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01.12.2017 | Research | Ausgabe 1/2017 Open Access

Systematic Reviews 1/2017

Evaluative reports on medical malpractice policies in obstetrics: a rapid scoping review

Zeitschrift:
Systematic Reviews > Ausgabe 1/2017
Autoren:
Roberta Cardoso, Wasifa Zarin, Vera Nincic, Sarah Louise Barber, Ahmet Metin Gulmezoglu, Charlotte Wilson, Katherine Wilson, Heather McDonald, Meghan Kenny, Rachel Warren, Sharon E. Straus, Andrea C. Tricco
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Electronic supplementary material

The online version of this article (https://​doi.​org/​10.​1186/​s13643-017-0569-5) contains supplementary material, which is available to authorized users.

Abstract

Background

The clinical specialty of obstetrics is under particular scrutiny with increasing litigation costs and unnecessary tests and procedures done in attempts to prevent litigation. We aimed to identify reports evaluating or comparing the effectiveness of medical liability reforms and quality improvement strategies in improving litigation-related outcomes in obstetrics.

Methods

We conducted a rapid scoping review with a 6-week timeline. MEDLINE, EMBASE, LexisNexis Academic, the Legal Scholarship Network, Justis, LegalTrac, QuickLaw, and HeinOnline were searched for publications in English from 2004 until June 2015. The selection criteria for screening were established a priori and pilot-tested. We included reports comparing or evaluating the impact of obstetrics-related medical liability reforms and quality improvement strategies on cost containment and litigation settlement across all countries. All levels of screening were done by two reviewers independently, and discrepancies were resolved by a third reviewer. In addition, two reviewers independently extracted relevant data using a pre-tested form, and discrepancies were resolved by a third reviewer. The results were summarized descriptively.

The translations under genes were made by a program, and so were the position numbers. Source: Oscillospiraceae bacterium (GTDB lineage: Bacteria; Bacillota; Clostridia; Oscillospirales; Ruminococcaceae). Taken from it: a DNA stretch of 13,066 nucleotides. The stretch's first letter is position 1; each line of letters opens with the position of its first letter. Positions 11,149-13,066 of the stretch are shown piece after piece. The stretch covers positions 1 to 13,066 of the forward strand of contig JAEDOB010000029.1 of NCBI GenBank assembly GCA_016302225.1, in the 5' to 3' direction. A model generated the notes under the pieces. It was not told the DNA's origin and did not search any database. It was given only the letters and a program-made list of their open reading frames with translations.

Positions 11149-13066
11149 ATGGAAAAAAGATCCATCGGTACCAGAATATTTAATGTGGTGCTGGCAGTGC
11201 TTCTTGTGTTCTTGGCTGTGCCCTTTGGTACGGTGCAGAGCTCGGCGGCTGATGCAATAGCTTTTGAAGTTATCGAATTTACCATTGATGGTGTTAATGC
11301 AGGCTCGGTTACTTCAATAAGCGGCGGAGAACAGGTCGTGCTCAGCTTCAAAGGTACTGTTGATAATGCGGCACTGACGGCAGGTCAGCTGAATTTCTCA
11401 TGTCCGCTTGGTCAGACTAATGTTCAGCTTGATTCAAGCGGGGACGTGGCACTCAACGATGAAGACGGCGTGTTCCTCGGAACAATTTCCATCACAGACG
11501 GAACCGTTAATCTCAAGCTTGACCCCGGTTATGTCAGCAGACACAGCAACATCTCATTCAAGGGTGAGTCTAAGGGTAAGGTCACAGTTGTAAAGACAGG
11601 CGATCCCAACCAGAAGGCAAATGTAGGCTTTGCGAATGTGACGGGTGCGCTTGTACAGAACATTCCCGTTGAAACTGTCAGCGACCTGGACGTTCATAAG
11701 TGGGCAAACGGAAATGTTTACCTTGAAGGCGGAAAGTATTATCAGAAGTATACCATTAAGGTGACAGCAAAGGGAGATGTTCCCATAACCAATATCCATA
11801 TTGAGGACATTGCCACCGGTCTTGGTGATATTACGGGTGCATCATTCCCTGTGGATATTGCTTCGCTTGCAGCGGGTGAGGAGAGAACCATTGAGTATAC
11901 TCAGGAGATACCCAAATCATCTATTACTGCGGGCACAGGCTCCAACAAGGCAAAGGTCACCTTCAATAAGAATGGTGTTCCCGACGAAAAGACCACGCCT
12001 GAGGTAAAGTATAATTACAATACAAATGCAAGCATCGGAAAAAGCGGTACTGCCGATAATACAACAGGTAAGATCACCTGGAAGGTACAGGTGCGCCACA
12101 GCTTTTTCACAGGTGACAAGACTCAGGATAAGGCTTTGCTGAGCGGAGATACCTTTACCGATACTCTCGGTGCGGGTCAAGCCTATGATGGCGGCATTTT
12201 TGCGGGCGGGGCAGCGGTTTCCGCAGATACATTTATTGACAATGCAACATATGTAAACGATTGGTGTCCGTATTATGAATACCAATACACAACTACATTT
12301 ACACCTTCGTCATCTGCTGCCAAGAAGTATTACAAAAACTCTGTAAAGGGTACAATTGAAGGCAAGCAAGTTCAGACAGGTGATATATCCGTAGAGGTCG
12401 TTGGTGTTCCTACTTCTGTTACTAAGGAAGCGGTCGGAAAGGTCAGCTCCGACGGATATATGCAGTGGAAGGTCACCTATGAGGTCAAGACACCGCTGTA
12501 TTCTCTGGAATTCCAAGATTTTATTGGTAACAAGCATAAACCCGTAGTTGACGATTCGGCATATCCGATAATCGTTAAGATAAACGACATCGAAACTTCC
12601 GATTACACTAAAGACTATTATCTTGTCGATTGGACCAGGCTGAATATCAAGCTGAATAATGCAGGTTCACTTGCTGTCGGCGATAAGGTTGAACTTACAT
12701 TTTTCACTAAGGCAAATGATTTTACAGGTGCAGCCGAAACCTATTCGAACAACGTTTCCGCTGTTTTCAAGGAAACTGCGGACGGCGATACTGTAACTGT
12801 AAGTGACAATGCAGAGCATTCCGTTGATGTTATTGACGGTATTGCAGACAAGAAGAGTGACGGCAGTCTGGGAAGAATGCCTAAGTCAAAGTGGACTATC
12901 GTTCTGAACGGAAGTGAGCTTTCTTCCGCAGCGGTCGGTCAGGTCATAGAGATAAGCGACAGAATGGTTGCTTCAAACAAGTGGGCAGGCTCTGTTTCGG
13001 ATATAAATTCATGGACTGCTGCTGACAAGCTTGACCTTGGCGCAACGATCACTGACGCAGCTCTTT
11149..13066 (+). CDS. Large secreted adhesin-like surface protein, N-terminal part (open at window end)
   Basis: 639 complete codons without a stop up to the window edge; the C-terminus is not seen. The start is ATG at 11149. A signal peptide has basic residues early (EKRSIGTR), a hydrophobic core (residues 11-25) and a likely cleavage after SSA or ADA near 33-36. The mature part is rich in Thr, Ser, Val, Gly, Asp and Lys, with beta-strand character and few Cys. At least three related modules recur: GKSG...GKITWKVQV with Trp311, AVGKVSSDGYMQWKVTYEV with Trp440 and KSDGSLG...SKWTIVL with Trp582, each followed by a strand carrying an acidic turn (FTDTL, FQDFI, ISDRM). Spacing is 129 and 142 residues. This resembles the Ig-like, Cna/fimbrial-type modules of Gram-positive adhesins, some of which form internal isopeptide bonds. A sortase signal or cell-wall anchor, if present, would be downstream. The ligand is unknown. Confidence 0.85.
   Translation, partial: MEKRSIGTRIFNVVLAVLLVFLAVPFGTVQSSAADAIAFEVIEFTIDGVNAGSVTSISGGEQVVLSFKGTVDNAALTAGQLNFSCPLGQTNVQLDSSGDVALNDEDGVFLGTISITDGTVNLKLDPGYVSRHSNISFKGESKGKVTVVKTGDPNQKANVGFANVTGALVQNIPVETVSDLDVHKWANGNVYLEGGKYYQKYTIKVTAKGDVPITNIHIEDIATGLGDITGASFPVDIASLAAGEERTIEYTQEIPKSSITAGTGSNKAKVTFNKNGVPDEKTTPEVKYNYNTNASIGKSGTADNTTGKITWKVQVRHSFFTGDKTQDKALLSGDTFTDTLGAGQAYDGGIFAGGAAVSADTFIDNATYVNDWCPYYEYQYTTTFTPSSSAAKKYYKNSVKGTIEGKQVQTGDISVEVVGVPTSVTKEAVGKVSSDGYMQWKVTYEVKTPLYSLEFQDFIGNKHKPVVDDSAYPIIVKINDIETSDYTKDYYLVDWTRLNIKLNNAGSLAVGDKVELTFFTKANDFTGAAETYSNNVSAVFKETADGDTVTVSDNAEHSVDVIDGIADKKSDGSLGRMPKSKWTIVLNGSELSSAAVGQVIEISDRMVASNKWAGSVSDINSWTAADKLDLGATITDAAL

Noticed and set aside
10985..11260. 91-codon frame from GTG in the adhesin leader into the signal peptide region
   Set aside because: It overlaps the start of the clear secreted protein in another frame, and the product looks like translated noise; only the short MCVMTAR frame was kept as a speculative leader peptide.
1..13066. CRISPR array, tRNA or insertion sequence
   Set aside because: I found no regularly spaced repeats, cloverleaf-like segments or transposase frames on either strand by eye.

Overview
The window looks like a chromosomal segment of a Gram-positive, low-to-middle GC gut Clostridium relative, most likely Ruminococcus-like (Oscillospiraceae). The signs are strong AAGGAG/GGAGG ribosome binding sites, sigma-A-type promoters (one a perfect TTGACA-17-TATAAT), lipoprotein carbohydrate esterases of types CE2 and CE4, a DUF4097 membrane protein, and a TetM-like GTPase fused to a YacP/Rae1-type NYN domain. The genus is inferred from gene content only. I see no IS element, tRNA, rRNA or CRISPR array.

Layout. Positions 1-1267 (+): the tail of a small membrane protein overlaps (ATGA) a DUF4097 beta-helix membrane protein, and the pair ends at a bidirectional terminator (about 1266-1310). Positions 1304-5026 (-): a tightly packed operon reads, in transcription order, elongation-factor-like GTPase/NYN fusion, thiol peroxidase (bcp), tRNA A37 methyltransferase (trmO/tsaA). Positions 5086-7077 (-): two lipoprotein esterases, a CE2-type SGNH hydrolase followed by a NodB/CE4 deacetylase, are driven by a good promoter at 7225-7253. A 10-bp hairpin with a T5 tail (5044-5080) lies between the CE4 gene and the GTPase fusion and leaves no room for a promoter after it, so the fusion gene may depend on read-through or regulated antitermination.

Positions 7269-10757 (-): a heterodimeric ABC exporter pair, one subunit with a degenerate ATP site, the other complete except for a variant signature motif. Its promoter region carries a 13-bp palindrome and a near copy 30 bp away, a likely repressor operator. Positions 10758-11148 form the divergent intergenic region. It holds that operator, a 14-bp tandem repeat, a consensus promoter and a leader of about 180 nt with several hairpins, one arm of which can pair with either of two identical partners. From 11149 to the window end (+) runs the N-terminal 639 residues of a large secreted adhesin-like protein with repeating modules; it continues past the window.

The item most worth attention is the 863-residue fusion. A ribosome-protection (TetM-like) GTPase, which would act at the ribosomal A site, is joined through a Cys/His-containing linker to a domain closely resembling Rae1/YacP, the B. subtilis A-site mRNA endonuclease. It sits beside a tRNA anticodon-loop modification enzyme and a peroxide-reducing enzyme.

Results

The search resulted in 2729 citations, of which 14 reports met our eligibility criteria. Several initiatives for improving the medical malpractice litigation system were found, including no-fault approaches, patient safety policy initiatives, communication and resolution, caps on compensation and attorney fees, alternative payment system and liabilities, and limitations on litigation.

Conclusions

Only a few litigation policies in obstetrics were evaluated or compared. Included documents showed that initiatives to reduce medical malpractice litigation could be associated with a decrease in adverse and malpractice events. However, due to heterogeneous settings (e.g., economic structure, healthcare system) and variation in the outcomes reported, the advantages and disadvantages of initiatives may vary.
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